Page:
Translation Headaches Cured: Best Practices for the Buyers of Translations

LavaCon Session Summary: Globalization Track

Presenter: Scott Carothers, Kinetic

Canada imposes a legal requirement to deliver content in two official languages (in most cases)SessionSummary-translationheadaches. As such, translating content from Canadian English to Canadian French has been part of most product development lifecycles for the majority of my career.

In my experience, the translation process (even if you only translate only one language) can be problematic, confusing, and expensive — a big headache. As such, I was very much looking forward to attending this presentation, and I  learned something that has changed my perception of translation outsourcing.

Scott Carothers is a Senior Globalization Executive at Kinetic. His session (Translation Headaches Cured: Best Practices for the Buyers of Translations) presented a new way (at least new for me) of managing the process of outsourcing translations to language service providers (LSPs).

The Vendor Dependent Approach

I’ve only ever worked with in-house translation, but I’ve gone through the process of investigating outsourcing alternatives on more than one occasion. And I’ve always looked at it from one perspective — where you move from in-house translation to selecting one external vendor (i.e., you become dependent on that one vendor).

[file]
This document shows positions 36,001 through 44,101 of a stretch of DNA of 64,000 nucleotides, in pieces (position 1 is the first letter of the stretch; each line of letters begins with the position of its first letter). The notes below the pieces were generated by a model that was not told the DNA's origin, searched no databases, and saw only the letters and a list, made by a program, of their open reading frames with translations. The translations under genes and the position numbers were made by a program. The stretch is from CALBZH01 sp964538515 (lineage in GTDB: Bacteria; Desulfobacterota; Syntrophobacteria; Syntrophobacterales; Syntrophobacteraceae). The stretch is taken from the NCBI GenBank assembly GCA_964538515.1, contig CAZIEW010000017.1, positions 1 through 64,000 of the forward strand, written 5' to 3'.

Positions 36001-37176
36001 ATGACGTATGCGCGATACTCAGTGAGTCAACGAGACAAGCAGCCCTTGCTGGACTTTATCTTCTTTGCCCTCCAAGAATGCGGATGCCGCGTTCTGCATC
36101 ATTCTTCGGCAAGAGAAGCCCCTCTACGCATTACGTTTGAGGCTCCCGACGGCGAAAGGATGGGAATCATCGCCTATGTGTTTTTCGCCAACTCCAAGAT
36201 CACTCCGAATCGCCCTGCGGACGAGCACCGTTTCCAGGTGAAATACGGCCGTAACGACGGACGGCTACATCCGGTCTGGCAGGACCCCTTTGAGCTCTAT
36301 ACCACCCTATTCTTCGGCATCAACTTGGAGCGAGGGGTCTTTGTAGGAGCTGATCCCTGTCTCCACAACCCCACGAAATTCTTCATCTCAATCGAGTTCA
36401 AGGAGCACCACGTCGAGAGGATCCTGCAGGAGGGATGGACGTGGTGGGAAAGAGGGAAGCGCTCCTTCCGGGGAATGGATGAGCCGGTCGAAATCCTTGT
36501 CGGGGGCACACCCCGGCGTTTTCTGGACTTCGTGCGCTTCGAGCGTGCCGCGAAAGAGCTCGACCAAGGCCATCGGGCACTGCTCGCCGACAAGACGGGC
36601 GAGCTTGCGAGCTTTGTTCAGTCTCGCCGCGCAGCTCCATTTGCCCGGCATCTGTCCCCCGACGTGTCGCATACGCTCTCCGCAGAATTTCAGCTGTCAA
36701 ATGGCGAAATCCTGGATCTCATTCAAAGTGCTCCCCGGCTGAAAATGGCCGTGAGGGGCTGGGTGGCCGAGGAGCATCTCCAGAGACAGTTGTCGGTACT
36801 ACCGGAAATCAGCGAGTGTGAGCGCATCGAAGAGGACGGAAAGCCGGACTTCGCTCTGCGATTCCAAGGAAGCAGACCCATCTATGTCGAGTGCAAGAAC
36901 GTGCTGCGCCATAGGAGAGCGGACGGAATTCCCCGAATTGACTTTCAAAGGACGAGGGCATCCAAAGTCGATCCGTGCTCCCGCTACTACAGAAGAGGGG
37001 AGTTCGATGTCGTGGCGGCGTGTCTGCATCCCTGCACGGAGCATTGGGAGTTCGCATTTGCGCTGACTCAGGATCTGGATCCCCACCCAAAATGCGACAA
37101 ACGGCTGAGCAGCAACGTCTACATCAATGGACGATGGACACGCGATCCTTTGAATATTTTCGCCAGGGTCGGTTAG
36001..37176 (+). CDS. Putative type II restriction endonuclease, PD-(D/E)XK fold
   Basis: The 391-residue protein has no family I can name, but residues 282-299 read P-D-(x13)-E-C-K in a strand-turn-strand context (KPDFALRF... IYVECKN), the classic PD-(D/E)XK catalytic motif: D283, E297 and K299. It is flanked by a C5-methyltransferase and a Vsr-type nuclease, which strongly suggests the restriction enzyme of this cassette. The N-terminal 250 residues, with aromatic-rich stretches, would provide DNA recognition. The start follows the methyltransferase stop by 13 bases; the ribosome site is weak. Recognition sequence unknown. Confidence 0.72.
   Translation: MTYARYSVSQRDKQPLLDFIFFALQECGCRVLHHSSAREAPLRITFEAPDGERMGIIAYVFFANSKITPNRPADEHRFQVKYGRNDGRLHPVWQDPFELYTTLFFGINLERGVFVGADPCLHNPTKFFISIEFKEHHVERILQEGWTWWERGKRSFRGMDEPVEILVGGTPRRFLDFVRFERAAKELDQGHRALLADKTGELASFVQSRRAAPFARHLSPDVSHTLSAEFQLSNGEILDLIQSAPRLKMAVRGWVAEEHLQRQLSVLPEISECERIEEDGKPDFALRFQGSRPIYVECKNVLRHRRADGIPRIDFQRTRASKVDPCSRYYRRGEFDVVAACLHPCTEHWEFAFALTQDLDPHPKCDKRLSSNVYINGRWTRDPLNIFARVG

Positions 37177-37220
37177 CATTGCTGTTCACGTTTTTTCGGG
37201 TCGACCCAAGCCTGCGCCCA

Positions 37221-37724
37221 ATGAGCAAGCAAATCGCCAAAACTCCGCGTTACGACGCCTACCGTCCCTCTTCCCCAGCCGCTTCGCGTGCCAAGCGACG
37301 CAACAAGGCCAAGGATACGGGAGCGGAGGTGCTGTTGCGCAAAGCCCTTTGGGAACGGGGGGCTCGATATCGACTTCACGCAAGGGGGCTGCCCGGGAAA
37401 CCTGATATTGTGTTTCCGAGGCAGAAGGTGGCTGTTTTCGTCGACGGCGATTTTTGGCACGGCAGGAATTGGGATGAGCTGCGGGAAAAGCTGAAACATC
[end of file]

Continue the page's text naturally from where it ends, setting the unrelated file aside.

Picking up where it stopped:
Scott confirmed that my experience (the one-vendor approach) is consistent with the industry. This approach; however, can present several concerns:

  • There are 28,000 translation vendors out there, so why limit yourself to just one?
  • Why become tied to a vendor’s technology?
  • There are no industry standards for validating or rating vendors, so why become tied to a vendor before you know if they can deliver to your requirements and parameters?

The Vendor Independent Approach

Scott presented a translation outsourcing process that provides an alternative to the typical vendor-dependent (one vendor) approach.

This process focuses on managing translations as a commodity. Instead of being tied to one vendor, you take control of the localization process by using a translation process management system to manage a bidding process between multiple vendors. By using this approach, you create a decentralized process where you set your own parameters and requirements and, in theory, always select the best vendor for a particular job.

Moving to this process can provide significant return on investment in the following areas:

  • Best practices
  • Quality assurance
  • Informed decisions
  • Project management
  • Improved value and cost savings

I’d recommend taking a look at Scott’s presentation for more details about this process, possible benefits, and for specific details relating to how the  translation process management system manages the vendor bidding and translation workflow.

Ryan Minaker

Ryan Minaker is a professional technical communicator. With over 10 years experience in the field, he has played the role of technical writer, information architect, usability specialist, and content strategist.

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